Skip to main content

Older married couples argue less, study suggests

July 2, 2013

Older couples often like to tell younger ones they have marriage all figured out, and a new study suggests that when it comes to settling differences, they may have a point. Researchers from San Francisco State University found that married seniors may be better equipped to handle conflict and tend to argue less than their younger counterparts, according to findings published in the Journal of Marriage and Family.

The study relied on an extensive analysis of middle-aged and older long-term married couples over the course of 13 years. Researchers periodically checked in to see how the couples handled disputes and arguments regarding issues such as housework and finances. After looking at the video-taped interactions, the team noticed there were distinct differences between older and younger pairs. Specifically, older couples were more likely to shift their attention to another topic in the face of conflicts.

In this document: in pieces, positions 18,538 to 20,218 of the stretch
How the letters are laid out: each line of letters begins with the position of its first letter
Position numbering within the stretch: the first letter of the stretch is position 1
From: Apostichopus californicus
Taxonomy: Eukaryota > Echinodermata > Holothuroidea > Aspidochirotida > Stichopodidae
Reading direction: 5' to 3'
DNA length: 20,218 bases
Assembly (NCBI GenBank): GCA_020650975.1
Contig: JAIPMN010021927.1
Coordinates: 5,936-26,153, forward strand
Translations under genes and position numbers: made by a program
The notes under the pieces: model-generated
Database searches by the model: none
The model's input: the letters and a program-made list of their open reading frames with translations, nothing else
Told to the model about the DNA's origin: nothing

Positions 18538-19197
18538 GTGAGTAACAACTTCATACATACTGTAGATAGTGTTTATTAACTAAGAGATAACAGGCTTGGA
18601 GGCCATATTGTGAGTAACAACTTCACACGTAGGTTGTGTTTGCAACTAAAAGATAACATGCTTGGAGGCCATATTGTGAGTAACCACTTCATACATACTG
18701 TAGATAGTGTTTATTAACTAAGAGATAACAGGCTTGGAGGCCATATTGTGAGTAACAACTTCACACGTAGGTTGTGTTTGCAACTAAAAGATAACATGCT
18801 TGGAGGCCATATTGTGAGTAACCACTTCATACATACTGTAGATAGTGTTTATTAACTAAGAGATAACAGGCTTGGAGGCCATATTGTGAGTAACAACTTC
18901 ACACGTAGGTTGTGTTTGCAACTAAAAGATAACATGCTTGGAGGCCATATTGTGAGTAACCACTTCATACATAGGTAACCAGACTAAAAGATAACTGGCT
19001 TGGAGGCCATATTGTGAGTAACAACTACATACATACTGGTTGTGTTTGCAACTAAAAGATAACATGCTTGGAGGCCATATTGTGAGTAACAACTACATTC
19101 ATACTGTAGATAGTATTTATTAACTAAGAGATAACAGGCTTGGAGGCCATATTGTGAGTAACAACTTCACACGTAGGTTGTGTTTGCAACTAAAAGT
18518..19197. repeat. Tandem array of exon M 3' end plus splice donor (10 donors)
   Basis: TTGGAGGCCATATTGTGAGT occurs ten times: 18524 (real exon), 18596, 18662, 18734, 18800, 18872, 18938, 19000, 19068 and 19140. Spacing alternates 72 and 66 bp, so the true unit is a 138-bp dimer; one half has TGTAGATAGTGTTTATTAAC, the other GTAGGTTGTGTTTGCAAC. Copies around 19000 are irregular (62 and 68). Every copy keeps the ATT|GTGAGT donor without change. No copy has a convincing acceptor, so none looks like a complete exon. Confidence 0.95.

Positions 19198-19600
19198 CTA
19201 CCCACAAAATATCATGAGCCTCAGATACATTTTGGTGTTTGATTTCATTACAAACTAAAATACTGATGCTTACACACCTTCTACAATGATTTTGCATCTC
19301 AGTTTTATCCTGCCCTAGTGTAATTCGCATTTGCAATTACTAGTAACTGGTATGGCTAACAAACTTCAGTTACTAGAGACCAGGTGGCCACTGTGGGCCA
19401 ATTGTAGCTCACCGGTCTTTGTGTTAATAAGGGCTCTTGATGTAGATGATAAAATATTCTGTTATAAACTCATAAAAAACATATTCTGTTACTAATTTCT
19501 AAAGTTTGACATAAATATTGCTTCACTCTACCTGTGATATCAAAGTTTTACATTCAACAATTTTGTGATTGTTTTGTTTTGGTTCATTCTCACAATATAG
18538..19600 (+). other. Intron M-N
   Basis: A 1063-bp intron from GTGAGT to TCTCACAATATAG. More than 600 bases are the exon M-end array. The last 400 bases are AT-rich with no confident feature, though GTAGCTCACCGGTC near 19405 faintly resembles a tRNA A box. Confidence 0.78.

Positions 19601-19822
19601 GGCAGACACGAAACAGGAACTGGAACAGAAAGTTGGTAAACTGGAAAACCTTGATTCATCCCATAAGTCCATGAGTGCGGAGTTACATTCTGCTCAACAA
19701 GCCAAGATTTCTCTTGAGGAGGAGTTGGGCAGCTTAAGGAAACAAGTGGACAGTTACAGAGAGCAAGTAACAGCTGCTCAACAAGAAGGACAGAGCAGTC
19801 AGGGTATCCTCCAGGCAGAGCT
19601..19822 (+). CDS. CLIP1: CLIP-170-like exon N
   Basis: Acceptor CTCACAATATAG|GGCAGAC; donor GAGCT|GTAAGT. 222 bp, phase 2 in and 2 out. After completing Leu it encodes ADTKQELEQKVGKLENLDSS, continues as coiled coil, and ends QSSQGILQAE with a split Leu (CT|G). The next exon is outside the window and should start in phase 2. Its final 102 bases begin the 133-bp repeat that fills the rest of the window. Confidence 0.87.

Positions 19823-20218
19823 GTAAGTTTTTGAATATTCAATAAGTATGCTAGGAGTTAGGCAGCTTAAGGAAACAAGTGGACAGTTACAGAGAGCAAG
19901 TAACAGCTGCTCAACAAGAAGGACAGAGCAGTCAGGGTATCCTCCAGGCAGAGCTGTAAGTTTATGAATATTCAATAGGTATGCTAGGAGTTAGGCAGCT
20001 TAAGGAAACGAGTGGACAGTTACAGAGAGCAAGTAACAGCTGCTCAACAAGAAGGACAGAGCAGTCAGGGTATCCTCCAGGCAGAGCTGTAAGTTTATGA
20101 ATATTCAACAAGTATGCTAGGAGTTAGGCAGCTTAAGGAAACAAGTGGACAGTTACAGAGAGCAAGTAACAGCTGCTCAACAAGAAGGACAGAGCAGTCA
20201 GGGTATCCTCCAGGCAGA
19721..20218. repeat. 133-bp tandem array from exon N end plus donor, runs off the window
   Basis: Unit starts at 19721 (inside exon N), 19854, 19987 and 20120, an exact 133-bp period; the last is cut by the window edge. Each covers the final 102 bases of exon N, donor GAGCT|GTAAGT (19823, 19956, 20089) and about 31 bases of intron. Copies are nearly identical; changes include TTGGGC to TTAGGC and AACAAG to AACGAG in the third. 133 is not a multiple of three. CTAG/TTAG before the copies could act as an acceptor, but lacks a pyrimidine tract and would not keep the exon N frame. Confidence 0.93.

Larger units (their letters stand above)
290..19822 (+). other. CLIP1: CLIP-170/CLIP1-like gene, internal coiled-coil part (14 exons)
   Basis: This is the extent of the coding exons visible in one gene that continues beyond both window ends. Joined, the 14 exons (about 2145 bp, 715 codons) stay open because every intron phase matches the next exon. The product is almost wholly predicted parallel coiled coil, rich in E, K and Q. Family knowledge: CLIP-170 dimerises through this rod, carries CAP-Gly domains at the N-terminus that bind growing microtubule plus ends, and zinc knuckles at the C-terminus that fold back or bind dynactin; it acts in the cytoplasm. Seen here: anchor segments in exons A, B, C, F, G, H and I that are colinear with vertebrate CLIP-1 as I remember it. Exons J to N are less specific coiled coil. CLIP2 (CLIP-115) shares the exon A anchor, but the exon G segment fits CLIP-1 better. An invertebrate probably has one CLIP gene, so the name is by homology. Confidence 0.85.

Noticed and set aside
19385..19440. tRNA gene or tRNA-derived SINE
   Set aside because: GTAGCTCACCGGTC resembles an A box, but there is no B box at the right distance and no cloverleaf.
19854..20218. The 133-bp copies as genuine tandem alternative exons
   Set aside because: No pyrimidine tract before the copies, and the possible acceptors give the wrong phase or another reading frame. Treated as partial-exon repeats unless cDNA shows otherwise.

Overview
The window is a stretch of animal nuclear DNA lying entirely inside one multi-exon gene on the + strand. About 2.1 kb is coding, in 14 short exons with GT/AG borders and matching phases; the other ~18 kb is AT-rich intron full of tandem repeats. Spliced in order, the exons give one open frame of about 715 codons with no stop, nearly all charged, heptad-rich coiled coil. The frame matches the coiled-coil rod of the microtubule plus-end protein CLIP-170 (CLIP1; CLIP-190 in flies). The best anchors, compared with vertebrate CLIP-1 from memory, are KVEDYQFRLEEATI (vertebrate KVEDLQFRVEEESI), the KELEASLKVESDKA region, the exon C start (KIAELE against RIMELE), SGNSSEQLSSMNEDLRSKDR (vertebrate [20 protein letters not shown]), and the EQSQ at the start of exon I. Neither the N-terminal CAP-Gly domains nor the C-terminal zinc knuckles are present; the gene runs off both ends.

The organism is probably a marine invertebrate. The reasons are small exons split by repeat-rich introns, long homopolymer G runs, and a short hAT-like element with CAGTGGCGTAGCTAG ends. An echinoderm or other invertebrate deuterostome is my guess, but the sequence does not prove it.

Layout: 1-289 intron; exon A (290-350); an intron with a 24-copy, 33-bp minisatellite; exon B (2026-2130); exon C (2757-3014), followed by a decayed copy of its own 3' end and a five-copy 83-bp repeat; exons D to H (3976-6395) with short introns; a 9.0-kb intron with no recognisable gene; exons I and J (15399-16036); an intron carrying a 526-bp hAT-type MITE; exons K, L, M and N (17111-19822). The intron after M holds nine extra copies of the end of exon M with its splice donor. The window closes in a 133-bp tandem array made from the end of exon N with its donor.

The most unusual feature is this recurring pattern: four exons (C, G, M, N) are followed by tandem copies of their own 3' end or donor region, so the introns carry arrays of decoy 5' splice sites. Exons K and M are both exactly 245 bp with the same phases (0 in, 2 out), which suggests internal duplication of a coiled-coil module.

"This is in line with age-related shifts in socioemotional goals wherein individuals tend toward less conflict and greater goal disengagement in later life stages," said lead author Sarah Holley.

Holley's results shed light on the fact that marriage may be a key component of healthy aging. In fact, a 2012 study found that marriage often helps adults maintain their happiness levels. The research, which was published in the Journal of Research in Personality last May, was conducted by experts at Michigan State University. After poring over data on thousands of participants in a long-running British survey, researchers discovered some interesting findings. Most notably, they found that people who were married tended to exhibit either a spike in happiness or stayed relatively stable, while single subjects experienced a slight decline.